The New Gmail is Terrible

The new Gmail layout makes Hotmail look more and more appealing. The separation of content and chat frames makes scrolling down the friends list in chat difficult and the extremely large spacing between emails means less work can be done. Why on earth would Google permit something like this from happening, and not provide a way to revert to the old Gmail look? Hopefully this is not a sign of what is to come with Google products, otherwise I would wager on Microsoft and Apple…

If you haven’t switched yet, DONT DO IT! See prompt message below (which is interesting because they way they phrase it is confusing). Select the “continue to the old look”, which really should have been “continue WITH the old look”. Something seems fishy and if you choose the new look you will be in loads of mental anguish over something so dramatically worse it will make your eyes bleed.

If you’ve already made the mistake like I did of switching to the new look, I’m sorry for you. Hopefully very soon Google will enable a revert functionality to start using a functional email client again.

Google Caffeine – faster for less

Google has unleashed Google Caffeine, a snappy new name for a snappy new product that apparently speeds up it’s already infamously fast Google Search. A testbox has been set up at

A quick test of the search term “Adam Lee” results in half the search speed, but less than half of the results. Apparently, part of the code includes sacrificing results for speed. This is not something I am worried about though as I am not going to look at number 40,000,000 in the list and 10,000,000 suits me just fine (the numbers represent the amound of entries corresponding to my previously mentioned search term).

I believe the hype and new release are perfectly timed to stem the rise of the Microsoft-Yahoo underdog team. Microsoft obviously has a keen interest in making Bing better, and it has made some improvements that have shown results, including a rise in market share since Bing’s birth. Google is basically saying, “this is my territory, get out!”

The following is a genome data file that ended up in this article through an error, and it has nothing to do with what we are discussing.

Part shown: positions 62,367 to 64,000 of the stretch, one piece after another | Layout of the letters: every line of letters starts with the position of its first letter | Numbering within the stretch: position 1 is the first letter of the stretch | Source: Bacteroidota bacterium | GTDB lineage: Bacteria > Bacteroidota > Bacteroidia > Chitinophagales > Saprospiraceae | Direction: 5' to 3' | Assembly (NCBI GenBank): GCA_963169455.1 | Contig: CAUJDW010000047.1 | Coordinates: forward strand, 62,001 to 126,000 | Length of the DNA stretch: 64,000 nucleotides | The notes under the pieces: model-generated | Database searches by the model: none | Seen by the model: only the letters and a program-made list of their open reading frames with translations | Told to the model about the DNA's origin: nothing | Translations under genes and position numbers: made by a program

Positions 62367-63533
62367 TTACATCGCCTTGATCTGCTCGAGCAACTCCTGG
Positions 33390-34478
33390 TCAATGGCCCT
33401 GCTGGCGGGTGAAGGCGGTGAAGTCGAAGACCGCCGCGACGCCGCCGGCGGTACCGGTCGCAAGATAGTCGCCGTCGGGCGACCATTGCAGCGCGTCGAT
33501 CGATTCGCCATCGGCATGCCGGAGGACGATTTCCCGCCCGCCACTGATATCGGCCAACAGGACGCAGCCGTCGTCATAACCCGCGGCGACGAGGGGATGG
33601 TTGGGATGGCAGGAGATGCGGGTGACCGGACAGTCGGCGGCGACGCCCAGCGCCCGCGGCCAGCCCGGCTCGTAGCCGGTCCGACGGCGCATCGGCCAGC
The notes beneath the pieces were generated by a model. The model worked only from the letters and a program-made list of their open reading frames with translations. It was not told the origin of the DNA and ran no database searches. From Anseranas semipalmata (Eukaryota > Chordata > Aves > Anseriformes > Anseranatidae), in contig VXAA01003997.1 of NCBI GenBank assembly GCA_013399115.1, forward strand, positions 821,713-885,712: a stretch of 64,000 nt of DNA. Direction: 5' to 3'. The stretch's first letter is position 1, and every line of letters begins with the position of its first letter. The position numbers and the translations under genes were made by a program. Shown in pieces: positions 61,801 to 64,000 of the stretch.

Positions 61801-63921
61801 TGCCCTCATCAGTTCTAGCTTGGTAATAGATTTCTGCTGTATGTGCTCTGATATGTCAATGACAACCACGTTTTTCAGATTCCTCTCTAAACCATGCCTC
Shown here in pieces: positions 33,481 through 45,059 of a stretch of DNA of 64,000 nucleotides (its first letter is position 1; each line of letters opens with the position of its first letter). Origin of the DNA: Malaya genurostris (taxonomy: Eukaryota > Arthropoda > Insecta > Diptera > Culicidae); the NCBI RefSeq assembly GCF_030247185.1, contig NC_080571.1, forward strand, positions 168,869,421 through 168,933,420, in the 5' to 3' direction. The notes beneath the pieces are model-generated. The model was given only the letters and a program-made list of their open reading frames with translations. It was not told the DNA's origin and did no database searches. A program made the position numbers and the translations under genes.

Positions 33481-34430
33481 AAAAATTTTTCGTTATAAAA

Microsoft and Yahoo Finally Join Sides

The two underdogs in the online search industry are joining up, according to sources who have yet to reveal themselves. According to Reuters, Bloomberg, and Businessweek, the deal has come to a close. Microsoft will buy out Yahoo search. Yahoo, on the other hand, will be hosting Microsoft’s AdCenter technology for it’s own ads and utilizing Microsoft’s Bing search engine. Although the deal seems complex, I think it’s simple to see that companies are starting to band together to stem the rise of one of the worlds most fastest growing tech companies, Google.

However, I think it’s a bit too late. Google has already gathered over 60% of the search market, and continues to deliver excellent product for free. Among these are Gmail, Google Docs, Google Sites, and Google Maps. It has established a reputation for delivering highly tuned efficient products that benefit those that use them and also pioneered the use of context focused ad placement and still makes most of it’s money through Adsense and Adwords. Although it has keen expertise in the hardware area (Google custom creates their servers themselves), it remains focused on web technologies and the move towards browser-like operating system.

In other news, Apple rejected Google’s ‘Google Voice’ app on it’s iPhone.

Jerry Yang Finally Steps Down as Yahoo CEO

Yahoo CEO Jerry Yang, founder of internet giant Yahoo, was recently outed by the board. This was largly due to the desultory performance of the company, and Yang’s turning down of Microsoft’s repeated offers for buyout. The current price of YHOO is around ten dollars, far from Microsoft’s buyout price ($31 per share). Investor anger and company underperformance, mixed with Mr. Yang’s lacking charisma (as seen on his Web 2.0 summit intervew) culmanated in his ultimate replacement. He will still be a member of the board and act as “Cheif Yahoo” after his step-down.

Yahoo was founded by Jerry Yang in 1995. It’s precuror was a site built by Jerry Yang and David Filo at